CAS  Article  PubMed  Google Scholar 

  13. 13.

    Zou Z, Tang Y, Jiang C, Zhang J (2015) Efficient adsorption of Cr(VI) on sunflower seed hull derived porous carbon. J Environ Chem Eng 3:898–905. https://doi.org/10.1016/j.jece.2015.02.025

    CAS  Article  Google Scholar 

  14. 14.

    Deng S et al (2015) Activated carbons prepared from peanut shell and sunflower seed shell for high CO2 adsorption. Adsorption 21:125–133. https://doi.org/10.1007/s10450-015-9655-y

    CAS  Article  Google Scholar 

  15. 15.

    Ai L, Luo X, Lin X, Zhang S (2013) Biosorption behaviors of uranium (VI) from aqueous solution by sunflower straw and insights of binding mechanism. J Radioanal Nucl Chem 298:1823–1834. https://doi.org/10.1007/s10967-013-2613-9

    CAS  Article  Google Scholar 

  16. 16.

    Kong J, Han C, Yu Y, Dong L (2018) Production and characterization of sustainable poly(lactic acid)/functionalized-eggshell composites plasticized by epoxidized soybean oil. J Mater Sci 53:14386–14397. https://doi.org/10.1007/s10853-018-2656-y

    CAS  Article  Google Scholar 

  17. 17.

    Wu P et al (2019) Long cycle life, low self-discharge carbon anode for Li-ion batteries with pores and dual-doping. J Alloys Compd 802:620–627. https://doi.org/10.1016/j.jallcom.2019.06.233

    CAS  Article  Google Scholar 

  18. 18.

    Zou Y et al (2017) Multishelled Ni-rich li(NixCoyMnz)O2 hollow fibers with low cation mixing as high-performance cathode materials for Li-Ion batteries. Adv Sci 4. https://doi.org/10.1002/advs.201600262

  19. 19.

    Sankar S et al (2019) Spherical activated-carbon nanoparticles derived from biomass green tea wastes for anode material of lithium-ion battery. Mater Lett 240:189–192. https://doi.org/10.1016/j.matlet.2018.12.143

    CAS  Article  Google Scholar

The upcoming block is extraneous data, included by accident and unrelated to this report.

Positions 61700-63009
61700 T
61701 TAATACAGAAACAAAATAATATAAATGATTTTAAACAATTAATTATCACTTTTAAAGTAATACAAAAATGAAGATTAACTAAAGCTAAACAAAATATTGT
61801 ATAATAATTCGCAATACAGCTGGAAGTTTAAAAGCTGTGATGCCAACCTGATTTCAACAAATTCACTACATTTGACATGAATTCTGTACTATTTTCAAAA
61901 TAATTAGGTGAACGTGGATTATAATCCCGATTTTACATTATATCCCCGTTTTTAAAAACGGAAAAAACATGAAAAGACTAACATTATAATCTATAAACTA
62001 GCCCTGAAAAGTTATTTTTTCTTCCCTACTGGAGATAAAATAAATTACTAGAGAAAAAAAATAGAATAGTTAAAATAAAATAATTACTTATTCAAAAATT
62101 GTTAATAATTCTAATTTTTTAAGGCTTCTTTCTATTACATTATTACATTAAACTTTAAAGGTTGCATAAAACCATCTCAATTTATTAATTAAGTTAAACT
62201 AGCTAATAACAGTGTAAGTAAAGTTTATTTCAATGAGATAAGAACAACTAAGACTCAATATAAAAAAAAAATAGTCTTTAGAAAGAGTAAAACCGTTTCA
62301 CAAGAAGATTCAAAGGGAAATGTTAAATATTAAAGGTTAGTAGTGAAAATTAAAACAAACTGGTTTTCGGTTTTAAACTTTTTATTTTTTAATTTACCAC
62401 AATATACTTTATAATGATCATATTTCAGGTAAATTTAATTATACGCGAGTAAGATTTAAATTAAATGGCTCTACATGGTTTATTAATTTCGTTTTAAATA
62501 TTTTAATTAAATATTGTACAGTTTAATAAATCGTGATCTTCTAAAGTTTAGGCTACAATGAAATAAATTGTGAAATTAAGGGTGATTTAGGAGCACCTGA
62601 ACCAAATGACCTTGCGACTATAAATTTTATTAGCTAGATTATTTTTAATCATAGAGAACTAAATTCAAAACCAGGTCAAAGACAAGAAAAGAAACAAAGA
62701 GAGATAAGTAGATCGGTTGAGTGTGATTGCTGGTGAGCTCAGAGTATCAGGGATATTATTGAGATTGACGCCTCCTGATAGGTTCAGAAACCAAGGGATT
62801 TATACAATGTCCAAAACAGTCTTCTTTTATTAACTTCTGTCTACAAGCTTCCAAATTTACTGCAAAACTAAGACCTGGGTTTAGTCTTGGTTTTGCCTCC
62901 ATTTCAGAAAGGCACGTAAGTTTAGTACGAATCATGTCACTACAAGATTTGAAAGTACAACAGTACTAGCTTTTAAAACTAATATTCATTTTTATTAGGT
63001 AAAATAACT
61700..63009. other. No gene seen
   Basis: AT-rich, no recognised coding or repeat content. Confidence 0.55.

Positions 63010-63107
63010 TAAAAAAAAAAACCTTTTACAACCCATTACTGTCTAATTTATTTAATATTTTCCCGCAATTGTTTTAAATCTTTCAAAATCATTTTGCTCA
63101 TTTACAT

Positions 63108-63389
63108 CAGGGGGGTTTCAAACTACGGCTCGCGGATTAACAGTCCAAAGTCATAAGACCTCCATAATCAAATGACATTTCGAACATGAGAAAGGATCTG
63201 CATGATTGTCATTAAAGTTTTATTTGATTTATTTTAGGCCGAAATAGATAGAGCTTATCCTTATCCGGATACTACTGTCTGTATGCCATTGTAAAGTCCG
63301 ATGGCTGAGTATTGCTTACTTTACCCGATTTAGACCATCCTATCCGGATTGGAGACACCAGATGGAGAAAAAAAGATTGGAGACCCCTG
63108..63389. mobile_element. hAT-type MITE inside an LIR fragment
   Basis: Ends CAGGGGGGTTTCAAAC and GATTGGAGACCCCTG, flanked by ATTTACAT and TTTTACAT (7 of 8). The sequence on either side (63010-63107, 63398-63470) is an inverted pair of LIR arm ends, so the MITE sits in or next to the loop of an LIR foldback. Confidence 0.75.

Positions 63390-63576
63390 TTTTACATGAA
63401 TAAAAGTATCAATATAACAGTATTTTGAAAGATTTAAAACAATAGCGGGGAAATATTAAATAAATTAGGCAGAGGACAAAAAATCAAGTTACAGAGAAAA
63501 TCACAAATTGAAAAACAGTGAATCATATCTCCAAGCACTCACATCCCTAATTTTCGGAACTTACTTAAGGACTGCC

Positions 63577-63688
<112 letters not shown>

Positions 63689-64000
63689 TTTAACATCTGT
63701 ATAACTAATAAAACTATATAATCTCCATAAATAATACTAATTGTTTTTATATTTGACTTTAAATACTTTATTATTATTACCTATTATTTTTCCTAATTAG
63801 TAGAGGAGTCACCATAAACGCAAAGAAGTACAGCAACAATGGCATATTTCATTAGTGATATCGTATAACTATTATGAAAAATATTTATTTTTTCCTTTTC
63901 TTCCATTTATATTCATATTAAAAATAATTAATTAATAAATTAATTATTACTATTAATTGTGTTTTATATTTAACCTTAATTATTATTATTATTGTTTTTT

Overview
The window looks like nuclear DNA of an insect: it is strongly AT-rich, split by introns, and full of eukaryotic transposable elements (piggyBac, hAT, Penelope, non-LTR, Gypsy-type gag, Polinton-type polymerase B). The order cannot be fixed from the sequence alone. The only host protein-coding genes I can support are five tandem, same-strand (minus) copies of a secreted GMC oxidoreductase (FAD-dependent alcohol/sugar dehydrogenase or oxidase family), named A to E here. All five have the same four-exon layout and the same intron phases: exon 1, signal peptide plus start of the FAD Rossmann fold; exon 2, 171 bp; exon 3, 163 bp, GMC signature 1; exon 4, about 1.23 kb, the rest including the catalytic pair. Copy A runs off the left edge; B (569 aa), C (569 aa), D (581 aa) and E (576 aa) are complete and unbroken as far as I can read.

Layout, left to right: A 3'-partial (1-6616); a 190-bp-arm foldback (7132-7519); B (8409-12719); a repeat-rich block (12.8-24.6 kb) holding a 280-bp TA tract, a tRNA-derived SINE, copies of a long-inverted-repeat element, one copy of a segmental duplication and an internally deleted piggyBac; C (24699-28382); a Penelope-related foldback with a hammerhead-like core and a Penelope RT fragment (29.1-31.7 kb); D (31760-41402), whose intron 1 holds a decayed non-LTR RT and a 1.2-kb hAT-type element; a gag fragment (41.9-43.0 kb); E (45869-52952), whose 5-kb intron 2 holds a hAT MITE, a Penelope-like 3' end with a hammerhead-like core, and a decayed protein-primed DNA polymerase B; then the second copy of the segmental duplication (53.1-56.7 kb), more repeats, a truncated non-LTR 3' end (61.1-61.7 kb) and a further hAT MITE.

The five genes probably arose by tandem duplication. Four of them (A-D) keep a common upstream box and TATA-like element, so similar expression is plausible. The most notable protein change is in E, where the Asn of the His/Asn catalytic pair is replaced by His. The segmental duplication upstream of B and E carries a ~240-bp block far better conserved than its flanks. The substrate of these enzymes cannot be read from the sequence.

20. 20.

    Yan P, Ai F, Cao C, Luo Z (2019) Hierarchically porous carbon derived from wheat straw for high rate lithium ion battery anodes. J Mater Sci Mater Electron 30:14120–14129. https://doi.org/10.1007/s10854-019-01778-z

    CAS  Article  Google Scholar 

  21. 21.

    Luo J, Zhang H, Zhang Z, Yu J, Yang Z (2019) In-built template synthesis of hierarchical porous carbon microcubes from biomass toward electrochemical energy storage. Carbon 155:1–8. https://doi.org/10.1016/j.carbon.2019.08.044

    CAS  Article  Google Scholar 

  22. 22.

    Fromm O et al (2018) Carbons from biomass precursors as anode materials for lithium ion batteries: new insights into carbonization and graphitization behavior and into their correlation to electrochemical performance. Carbon 128:147–163. https://doi.org/10.1016/j.carbon.2017.11.065

    CAS  Article  Google Scholar 

  23. 23.

    Surayah Osman N et al (2018) Sunflower shell waste as an alternative animal feed. Mater Today Proc 5:21905–21910. https://doi.org/10.1016/j.matpr.2018.07.049

    CAS  Article  Google Scholar 

  24. 24.

    Liu P et al (2019) Ultrafast preparation of saccharide-derived carbon microspheres with excellent dispersibility via ammonium persulfate-assisted hydrothermal carbonization. J Mater Chem A 7:18840–18845. https://doi.org/10.1039/c9ta05557f

    CAS  Article  Google Scholar 

  25. 25.

    Liou T-H (2010) Development of mesoporous structure and high adsorption capacity of biomass-based activated carbon by phosphoric acid and zinc chloride activation. Chem Eng J 158:129–142. https://doi.org/10.1016/j.cej.2009.12.016

    CAS  Article  Google Scholar 

  26. 26.

    Raclavska H, Juchelkova D, Roubicek V, Matysek D (2011) Energy utilisation of biowaste—sunflower-seed hulls for co-firing with coal. Fuel Process Technol 92:13–20. https://doi.org/10.1016/j.fuproc.2010.03.006

    CAS  Article  Google Scholar 

  27. 27.

    Ren XE et al (2018) thermal oxidative degradation kinetics of agricultural residues using distributed activation energy model and global kinetic model. Bioresour Technol 261:403–411. https://doi.org/10.1016/j.biortech.2018.04.047

    CAS  Article  PubMed  Google Scholar 

  28. 28.

    Vassilev SV, Vassileva CG, Baxter D (2014) Trace element concentrations and associations in some biomass ashes. Fuel 129:292–313. https://doi.org/10.1016/j.fuel.2014.04.001

    CAS  Article  Google Scholar 

  29. 29.